Roadrunner Musings

“The French Lieutenant’s Woman”

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“The French Lieutenant’s Woman” by John Fowles

Oh wow…what a great book. It wasn’t just the story. The story was just good, the author’s little tricks are what really made the book so wonderful. The way he wove history in and related it to his own time was fascinating. The book was set in the 1880’s and written in 1969. The way he started to go in a predictable way and then made it feel like he abruptly re-wrote it. And then…putting himself in the story. It was captivating.

I had some many great quotes underlined. Here are just a couple of my favorites.

“Thus it had come about that she had read far more fiction, and far more poetry, those two sanctuaries of the lonely, than most of her kind. They served as a substitute for experience.”

“There is only one good definition of God; the freedom that allows other freedoms to exist.”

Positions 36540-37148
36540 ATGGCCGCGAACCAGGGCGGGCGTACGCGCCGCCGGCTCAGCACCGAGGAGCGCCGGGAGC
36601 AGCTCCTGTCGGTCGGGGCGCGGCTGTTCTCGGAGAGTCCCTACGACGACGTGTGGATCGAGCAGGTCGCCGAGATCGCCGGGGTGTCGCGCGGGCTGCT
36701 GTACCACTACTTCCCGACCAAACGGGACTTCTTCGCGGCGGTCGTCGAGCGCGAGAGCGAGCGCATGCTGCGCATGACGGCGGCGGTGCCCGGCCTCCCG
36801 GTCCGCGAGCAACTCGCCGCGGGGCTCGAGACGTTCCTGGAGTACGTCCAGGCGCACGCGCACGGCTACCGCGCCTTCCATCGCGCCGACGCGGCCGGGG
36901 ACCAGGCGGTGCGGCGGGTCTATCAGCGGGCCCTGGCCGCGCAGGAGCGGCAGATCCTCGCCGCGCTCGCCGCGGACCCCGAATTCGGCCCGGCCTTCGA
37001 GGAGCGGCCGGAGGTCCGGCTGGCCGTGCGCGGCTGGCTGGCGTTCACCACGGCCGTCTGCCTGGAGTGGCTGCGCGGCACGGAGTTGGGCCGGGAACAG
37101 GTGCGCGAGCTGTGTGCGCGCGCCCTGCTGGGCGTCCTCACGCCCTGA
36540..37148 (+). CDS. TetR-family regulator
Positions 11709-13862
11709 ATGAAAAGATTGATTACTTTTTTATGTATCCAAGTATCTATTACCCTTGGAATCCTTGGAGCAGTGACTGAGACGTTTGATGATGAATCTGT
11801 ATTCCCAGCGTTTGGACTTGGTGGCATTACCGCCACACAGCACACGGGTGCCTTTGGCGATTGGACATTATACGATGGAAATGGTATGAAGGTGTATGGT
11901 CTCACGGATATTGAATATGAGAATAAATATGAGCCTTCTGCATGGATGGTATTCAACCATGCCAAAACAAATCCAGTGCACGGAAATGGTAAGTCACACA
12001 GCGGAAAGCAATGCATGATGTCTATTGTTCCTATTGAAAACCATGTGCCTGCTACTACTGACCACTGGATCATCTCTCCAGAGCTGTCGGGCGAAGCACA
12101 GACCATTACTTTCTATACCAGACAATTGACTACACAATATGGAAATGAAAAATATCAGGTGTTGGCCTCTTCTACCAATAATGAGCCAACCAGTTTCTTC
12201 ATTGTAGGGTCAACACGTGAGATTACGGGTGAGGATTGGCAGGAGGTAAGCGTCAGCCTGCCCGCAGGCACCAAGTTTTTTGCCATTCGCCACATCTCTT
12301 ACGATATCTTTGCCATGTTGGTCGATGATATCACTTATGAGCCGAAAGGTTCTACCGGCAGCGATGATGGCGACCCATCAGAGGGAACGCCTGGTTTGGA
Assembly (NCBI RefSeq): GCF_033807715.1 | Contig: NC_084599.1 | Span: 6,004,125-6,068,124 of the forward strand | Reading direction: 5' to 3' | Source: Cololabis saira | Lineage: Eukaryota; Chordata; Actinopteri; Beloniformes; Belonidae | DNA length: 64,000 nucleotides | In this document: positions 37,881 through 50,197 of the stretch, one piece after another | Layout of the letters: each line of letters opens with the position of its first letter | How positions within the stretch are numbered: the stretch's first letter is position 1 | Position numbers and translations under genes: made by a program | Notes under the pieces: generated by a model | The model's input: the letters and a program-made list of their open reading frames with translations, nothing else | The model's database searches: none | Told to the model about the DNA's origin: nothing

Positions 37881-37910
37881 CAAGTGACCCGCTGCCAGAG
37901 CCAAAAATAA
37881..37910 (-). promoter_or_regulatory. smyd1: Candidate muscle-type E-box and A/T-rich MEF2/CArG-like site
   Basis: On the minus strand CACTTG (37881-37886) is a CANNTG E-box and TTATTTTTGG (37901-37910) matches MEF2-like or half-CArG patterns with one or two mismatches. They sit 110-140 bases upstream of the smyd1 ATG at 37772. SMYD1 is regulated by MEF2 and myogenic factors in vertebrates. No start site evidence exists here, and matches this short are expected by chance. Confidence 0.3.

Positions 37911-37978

“His future had always seemed to him of vast potential; and now suddenly it was a fixed voyage to a known place.”

Here’s one that is even more relevant today. “Yet this distance, all those abysses unbridged and then unbridgeable by radio, television, cheap travel and the rest, was not wholly bad. People knew less of each other, perhaps, but they felt more free of each other, and so were more individual.”

“We all write poems; it is simply that poets are the ones who write in words.”

“Fiction usually pretends to conform to the reality; the writer puts the conflicting wants in the ring and then describes the fight – but in fact fixes the fight, letting that want he himself favors win.”

There were so many more. I loved every minute of this book.

13.67 hours

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